Sarah E. Dooling
Format may range from seminar/discussion to formal lectures to laboratory or modeling work.
FIELD BASED URBAN ECOLOGY RESEARCH: INTEGRATING NATURAL AND SOCIAL SCIENCE METHODS.
Ever wish you had a course that got you out of the classroom and learning by doing? This is your chance - Urban Ecology is a field that focuses on the interaction between human and natural systems in an urban setting. We ask questions such as:
How can human and natural systems be balanced in an urban setting? What does a 'good' urban ecological system look like? What are influences of ecological change on people’s experiences of a site?
The course is designed around a 'real world' problem and involves collecting data on urban stream restoration efforts and evaluating the success of that restoration from social and ecological perspectives. You will have the opportunity to collect field data on the habitat structure of a restored urban creek and conduct interviews to understand the role of the restoration in the surrounding neighborhood. In the course you will collect data, analyze it and present it to panel of stakeholders. This is your chance to experience the challenges and opportunities in integrating human and natural systems in an urban setting by using diverse data collection methods and combining qualitative and quantitative data during analysis.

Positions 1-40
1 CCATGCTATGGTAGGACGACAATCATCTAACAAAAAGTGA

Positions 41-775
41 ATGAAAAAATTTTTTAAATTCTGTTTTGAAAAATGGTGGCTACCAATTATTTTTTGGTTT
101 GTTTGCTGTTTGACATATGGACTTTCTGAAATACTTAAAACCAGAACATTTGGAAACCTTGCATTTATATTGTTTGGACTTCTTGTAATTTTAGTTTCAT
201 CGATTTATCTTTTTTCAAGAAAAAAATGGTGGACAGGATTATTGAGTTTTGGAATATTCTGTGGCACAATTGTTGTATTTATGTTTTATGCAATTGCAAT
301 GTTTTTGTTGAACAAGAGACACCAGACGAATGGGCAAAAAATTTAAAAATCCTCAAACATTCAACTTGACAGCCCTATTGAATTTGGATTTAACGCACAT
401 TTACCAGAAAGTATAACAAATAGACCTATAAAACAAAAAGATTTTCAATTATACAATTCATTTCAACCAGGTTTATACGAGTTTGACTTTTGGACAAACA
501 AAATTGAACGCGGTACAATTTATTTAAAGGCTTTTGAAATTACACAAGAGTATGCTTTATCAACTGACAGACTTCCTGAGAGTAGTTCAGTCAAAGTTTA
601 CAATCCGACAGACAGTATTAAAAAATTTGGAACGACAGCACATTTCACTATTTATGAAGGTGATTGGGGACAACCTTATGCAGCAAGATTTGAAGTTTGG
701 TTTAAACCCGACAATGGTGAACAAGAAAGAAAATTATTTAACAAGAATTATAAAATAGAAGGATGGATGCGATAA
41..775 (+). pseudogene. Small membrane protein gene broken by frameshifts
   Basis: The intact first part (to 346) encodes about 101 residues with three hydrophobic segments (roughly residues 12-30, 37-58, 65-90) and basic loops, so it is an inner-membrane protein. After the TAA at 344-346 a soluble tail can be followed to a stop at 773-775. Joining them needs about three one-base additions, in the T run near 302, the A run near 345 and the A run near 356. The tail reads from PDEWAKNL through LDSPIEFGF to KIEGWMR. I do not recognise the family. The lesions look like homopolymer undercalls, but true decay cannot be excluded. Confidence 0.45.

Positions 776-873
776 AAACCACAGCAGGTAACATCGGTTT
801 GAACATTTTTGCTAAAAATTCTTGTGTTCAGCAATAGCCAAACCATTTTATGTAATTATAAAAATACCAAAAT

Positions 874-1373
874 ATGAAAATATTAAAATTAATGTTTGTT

Student learning goals
General method of instruction
Course assignments will be a series of short essays asking you to reflect on the assigned readings and class activities. There are no exams in the course, but there is a final project. For the final project, each student will write one section of a report that will be submitted to the City of Seattle about the social and ecological issues related to an urban stream restoration project. You will all be asked to present your findings to a panel of stakeholders.
This course is open to all majors, there are no prerequisites.
Class assignments and grading